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Shock and Vibration

Volume 2014 (2014), Article ID 857385, 2 pages

International Conference on Advances in Mechanical Engineering and Mechanics 2010

1Mechanical Engineering Program, Texas A&M University at Qatar, Doha, Qatar

2Applied Mechanics and Systems Research Laboratory, Tunisia Polytechnic School, University of Carthage, La Marsa, Tunisia

Received 3 October 2013; Accepted 3 October 2013; Published 8 May 2014

Copyright © 2014 Sami El-Borgi. This is an open access article distributed under the Creative Commons Attribution License, which permits unrestricted use, distribution, and reproduction in any medium, provided the original work is properly cited.

The present special issue of Shock and Vibration journal includes six papers presenting studies conducted in various fields of vibration. Papers were selected among those presented at the Fifth International Conference on Advances in Mechanical Engineering and Mechanics 2010 (ICAMEM 2010) held on December 18–20, 2010, in Hammamet, Tunisia. All papers were reviewed by distinguished reviewers according to the journal’s procedures and standards. Among the vast number of papers that were presented at the conference, the following studies were selected for this special issue.

Samaali et al. study the response of a capacitive MEMS switch composed of two clamped-clamped flexible microbeams. An electrostatic force is applied between the microbeams to yield the switch to its ON and OFF states. The equations of motion of the system and the associated boundary conditions are derived and the static and dynamic problems are solved using the differential quadratic method. The obtained analytical results are validated using numerical finite element results. The transient behavior of the microswitch was then investigated, indicating a reduction in actuation voltage, switching time, and power consumption while maintaining a relatively good RF performance.

Jemai et al. develop a mathematical model that accurately simulates the dynamic behavior of active fiber composites (AFC). These composites are known for their flexibility and relatively high actuation capacity compared with traditional ceramic piezoelectric materials. The AFC’s energy harvesting capabilities, however, are low. The model uses homogenization techniques to describe piezoelectric properties of the AFC. The developed model is incorporated into a vibration-based energy harvesting system consisting on a cantilever beam on top of which an AFC patch is attached. Analytical solutions of the dynamic behavior and the harvested voltage are proposed and validated with finite element simulations.

Gafsi et al. propose a new passive control strategy for the vibration confinement in a flexible nonlinear beam by considering an inverse eigenvalue problem. The strategy consists of determining the geometric parameters of a beam to yield a desired set of mode shapes and natural frequencies. The beam dynamics is described by a nonlinear partial differential equation that is linearized. The authors show that, using the linear model, the strategy of vibration confinement remains valid for the nonlinear beam. They also show that having higher amplitude on a larger frequency interval in conjunction with significant level of vibration confinement on a smaller region of the spatial domain presents an efficient design for energy harvesting.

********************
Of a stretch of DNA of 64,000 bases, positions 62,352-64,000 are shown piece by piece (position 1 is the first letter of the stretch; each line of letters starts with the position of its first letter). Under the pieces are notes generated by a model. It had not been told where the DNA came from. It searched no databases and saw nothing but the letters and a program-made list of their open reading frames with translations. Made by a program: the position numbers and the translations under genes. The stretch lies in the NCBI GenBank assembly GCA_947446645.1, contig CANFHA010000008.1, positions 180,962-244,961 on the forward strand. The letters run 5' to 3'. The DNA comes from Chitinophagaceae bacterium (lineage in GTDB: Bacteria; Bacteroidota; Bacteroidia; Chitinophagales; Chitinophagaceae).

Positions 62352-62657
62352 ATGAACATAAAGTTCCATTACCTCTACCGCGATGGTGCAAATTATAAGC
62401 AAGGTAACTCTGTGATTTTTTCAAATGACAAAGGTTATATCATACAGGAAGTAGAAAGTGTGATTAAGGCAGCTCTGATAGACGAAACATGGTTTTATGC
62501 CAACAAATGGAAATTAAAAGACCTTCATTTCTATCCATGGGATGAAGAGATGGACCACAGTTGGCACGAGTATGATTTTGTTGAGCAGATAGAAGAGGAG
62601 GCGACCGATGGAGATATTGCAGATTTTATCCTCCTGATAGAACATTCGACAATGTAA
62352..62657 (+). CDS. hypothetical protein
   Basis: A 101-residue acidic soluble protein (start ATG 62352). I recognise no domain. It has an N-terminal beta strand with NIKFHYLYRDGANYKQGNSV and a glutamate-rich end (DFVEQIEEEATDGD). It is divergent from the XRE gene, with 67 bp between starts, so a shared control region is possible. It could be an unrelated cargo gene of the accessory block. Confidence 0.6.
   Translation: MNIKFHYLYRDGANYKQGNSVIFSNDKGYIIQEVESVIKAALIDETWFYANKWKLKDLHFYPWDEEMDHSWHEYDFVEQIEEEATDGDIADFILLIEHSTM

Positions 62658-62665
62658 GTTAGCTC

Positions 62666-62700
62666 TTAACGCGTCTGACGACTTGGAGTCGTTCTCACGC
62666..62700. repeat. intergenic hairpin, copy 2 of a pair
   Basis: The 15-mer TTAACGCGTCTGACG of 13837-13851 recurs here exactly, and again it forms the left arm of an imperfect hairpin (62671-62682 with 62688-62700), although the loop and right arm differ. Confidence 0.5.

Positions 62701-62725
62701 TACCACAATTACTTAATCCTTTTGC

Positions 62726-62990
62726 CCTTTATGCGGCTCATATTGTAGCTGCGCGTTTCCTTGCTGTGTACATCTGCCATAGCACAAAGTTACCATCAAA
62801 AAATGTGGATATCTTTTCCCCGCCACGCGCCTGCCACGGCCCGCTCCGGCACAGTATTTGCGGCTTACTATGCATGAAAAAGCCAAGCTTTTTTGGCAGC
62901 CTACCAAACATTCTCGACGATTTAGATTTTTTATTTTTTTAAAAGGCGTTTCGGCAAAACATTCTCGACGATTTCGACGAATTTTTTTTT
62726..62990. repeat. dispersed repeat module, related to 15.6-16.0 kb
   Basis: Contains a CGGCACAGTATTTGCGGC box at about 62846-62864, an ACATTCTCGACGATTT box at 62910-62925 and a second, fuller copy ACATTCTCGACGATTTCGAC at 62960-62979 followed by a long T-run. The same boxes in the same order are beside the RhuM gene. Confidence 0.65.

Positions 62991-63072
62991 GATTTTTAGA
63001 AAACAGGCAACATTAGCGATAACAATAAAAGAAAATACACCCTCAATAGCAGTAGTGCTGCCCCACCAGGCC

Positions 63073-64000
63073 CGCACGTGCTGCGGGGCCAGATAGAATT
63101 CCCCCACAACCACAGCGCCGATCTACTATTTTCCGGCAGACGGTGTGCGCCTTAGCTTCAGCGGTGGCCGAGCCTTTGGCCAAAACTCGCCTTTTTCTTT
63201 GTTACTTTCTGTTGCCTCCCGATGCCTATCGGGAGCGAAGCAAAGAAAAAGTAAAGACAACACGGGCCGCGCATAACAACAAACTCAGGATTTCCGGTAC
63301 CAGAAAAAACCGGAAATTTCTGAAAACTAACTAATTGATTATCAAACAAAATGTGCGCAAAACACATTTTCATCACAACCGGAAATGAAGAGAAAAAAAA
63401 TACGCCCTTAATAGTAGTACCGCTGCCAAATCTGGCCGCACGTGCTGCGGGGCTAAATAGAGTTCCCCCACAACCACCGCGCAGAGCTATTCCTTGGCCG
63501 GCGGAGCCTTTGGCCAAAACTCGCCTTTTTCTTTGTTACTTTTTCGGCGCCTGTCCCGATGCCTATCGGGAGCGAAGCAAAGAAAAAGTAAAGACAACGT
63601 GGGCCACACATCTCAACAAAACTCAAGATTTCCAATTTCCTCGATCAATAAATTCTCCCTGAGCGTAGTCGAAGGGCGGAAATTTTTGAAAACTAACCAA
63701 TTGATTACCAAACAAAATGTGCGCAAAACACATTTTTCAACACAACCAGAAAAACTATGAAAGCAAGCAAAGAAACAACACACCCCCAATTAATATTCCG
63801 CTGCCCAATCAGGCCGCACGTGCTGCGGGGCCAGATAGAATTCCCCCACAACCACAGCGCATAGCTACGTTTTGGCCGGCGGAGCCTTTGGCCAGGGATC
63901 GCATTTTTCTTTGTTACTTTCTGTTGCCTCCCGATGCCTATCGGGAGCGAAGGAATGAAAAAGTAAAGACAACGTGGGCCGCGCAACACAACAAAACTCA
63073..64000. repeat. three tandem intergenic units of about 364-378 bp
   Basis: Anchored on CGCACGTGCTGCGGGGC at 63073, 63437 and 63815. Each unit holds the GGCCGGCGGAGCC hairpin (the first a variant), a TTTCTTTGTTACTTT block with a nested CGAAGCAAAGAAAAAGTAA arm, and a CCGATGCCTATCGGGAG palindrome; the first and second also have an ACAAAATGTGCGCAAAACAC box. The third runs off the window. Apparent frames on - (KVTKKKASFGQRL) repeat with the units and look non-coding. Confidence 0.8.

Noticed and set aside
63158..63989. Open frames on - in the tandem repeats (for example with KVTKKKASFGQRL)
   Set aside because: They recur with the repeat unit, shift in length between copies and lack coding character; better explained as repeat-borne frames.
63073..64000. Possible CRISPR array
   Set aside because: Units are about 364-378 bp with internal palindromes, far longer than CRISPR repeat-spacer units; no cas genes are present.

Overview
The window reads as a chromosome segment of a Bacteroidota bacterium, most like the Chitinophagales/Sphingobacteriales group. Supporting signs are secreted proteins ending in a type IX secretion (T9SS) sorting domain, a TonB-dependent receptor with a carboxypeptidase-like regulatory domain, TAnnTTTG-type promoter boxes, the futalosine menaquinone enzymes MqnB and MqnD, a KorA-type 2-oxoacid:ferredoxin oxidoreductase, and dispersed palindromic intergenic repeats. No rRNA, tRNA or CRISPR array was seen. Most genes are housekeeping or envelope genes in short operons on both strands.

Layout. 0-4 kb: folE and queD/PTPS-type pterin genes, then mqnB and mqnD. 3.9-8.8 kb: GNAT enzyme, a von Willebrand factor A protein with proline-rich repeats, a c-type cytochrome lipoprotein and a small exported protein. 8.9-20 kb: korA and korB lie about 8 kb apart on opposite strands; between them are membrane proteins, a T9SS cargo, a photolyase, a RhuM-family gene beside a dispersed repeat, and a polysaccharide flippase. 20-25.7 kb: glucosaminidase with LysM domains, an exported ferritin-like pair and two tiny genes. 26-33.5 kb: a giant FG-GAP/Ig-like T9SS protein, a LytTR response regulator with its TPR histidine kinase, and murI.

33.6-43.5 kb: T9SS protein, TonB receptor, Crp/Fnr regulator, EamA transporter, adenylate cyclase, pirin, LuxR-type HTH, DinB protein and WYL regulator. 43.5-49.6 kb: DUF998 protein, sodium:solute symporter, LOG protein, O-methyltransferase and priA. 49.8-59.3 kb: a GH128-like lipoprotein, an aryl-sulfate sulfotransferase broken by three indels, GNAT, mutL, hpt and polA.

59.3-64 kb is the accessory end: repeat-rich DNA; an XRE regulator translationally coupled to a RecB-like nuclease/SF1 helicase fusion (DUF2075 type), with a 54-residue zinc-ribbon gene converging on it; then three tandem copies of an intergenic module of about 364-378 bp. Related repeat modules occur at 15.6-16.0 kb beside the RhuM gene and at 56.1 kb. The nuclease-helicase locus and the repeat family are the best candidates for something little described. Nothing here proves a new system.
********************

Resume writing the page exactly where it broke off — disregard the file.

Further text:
El Ouni and Ben Kahla investigate numerically the active tendon control of a cable-stayed bridge in a construction phase. A linear finite element model of a small-scale mock-up of the bridge is first developed, coupled with a geometrically nonlinear model for the cable. Active damping is added to the structure by using pairs of collocated force actuator-displacement sensors located on each active cable and controlled by decentralized first order positive position feedback (PPF) or direct velocity feedback (DVF). A decentralized parallel PPF-DVF is proposed to obtain the best performance from the two compensators. The authors show that the proposed strategy can be used to control both deck and cable vibrations induced by parametric excitation.

Jiang et al. propose a methodology for fault diagnosis of rotating machinery based on vibration multisensor information fusion. Three case studies are used to show the effectiveness of the proposed methodology, namely, diagnostic of faulty gear, rolling bearing, and identification of rotor crack. For each case study, the sensibilities of the features are analyzed. The obtained results indicate that the peak factor is the most sensitive feature for identifying gear defect, among the twelve time-domain features that are considered. The mean, amplitude squared, root mean square, root amplitude, and standard deviation are all suitable for identifying gear, rolling bearing, and rotor crack defect on a comparative basis.

In identifying the modal signature of structures based on output-only measurements, several algorithms have been developed over the years among which is the family of stochastic subspace identification techniques known for their robustness and convergence. For large-scale structures, the selection of the model order and the corresponding system poles is often challenging. To address this problem, the concept of the “stabilization diagram” is introduced. The problem with these diagrams is that the resulting spurious modes need to be eliminated. Mrabet et al. suggest a new stabilization criterion obtained through a novel numerical implementation of the stabilization diagram. The new implementation makes the alignment of the stabilization diagram more robust, so that only the spurious modes are removed. The authors apply the new stabilization diagram and the implemented identification technique to identify the modal signature of an aircraft structure.

Sami El-Borgi